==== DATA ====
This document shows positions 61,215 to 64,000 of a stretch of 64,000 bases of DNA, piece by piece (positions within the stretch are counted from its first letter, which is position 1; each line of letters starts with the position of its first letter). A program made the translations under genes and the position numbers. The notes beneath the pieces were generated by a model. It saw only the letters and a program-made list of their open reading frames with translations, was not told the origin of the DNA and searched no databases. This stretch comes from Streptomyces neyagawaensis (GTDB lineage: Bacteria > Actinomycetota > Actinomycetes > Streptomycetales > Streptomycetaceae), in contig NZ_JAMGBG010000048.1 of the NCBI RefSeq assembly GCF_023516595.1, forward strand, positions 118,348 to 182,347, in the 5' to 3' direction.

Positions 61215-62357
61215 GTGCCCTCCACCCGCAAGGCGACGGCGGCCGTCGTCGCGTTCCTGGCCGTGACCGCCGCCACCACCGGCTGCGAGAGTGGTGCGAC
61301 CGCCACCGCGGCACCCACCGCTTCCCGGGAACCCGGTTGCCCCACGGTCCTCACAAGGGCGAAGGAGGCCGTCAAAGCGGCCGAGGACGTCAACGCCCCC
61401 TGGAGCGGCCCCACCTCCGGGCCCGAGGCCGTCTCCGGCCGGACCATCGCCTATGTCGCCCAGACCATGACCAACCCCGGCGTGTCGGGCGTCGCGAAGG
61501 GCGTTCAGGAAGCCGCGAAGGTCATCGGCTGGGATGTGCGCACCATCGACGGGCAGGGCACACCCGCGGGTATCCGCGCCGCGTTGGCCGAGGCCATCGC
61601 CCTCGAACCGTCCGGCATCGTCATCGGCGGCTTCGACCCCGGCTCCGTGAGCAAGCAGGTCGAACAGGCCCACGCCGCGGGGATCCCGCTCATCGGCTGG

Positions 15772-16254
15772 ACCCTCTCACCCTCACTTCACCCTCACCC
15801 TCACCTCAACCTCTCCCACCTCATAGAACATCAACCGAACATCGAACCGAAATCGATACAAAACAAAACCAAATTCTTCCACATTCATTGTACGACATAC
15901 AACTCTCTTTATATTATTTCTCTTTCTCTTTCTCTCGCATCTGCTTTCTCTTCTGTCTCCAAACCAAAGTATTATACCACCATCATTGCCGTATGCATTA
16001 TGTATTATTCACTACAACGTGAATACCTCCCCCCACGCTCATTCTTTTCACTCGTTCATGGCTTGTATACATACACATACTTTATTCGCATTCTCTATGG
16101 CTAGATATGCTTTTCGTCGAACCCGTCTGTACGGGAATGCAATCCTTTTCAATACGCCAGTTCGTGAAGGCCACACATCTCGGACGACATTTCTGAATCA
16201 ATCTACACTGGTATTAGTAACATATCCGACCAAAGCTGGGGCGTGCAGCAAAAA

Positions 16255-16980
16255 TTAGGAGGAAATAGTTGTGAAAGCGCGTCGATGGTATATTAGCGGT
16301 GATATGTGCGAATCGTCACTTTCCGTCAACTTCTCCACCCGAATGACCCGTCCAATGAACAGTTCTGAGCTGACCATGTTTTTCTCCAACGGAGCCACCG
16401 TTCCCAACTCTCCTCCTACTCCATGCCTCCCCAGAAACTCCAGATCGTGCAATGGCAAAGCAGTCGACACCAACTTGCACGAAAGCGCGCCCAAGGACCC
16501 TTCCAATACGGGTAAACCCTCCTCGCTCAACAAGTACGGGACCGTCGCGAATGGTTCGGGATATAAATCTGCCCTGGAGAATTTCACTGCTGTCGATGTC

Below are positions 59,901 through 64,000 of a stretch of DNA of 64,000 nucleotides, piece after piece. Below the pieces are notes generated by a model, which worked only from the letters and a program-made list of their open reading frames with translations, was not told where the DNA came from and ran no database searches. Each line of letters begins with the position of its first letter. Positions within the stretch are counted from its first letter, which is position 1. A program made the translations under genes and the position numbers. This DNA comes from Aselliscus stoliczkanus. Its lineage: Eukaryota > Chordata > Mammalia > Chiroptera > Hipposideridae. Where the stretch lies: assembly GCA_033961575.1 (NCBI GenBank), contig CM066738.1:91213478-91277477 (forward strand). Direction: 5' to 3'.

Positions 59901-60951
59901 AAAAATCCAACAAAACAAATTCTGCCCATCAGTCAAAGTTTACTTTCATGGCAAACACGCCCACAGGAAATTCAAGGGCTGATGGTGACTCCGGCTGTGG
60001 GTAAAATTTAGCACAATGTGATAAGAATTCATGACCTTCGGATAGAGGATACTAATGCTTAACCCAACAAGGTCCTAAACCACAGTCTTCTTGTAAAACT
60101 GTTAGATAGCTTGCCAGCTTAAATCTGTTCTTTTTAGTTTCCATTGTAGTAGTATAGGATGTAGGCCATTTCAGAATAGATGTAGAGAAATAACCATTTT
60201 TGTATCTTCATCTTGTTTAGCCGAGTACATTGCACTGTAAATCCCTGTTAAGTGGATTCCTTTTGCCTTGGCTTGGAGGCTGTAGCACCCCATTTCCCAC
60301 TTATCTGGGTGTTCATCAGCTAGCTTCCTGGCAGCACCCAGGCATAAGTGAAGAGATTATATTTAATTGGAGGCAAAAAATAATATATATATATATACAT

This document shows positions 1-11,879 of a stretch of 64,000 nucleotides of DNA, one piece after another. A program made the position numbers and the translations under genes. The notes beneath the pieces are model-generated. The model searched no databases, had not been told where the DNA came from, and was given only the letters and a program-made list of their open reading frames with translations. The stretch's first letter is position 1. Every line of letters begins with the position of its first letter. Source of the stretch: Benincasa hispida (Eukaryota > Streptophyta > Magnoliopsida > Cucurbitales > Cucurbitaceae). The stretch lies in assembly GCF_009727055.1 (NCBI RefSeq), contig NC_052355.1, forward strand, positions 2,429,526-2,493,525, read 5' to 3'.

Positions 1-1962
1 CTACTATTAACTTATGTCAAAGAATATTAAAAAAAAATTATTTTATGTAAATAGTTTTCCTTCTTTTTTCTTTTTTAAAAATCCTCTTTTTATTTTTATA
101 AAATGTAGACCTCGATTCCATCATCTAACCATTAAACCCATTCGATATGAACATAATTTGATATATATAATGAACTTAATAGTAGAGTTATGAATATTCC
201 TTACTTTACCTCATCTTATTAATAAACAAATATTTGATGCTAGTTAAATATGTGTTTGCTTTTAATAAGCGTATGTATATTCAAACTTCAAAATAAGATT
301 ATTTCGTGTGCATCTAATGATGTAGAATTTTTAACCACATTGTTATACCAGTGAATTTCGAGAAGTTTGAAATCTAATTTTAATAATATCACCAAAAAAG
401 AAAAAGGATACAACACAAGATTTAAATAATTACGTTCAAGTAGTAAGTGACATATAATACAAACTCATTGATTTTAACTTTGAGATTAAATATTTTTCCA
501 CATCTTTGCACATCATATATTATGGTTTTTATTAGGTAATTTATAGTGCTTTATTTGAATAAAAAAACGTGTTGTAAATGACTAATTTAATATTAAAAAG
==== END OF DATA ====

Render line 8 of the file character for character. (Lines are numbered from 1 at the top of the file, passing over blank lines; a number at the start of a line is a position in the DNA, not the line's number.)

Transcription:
Positions 15772-16254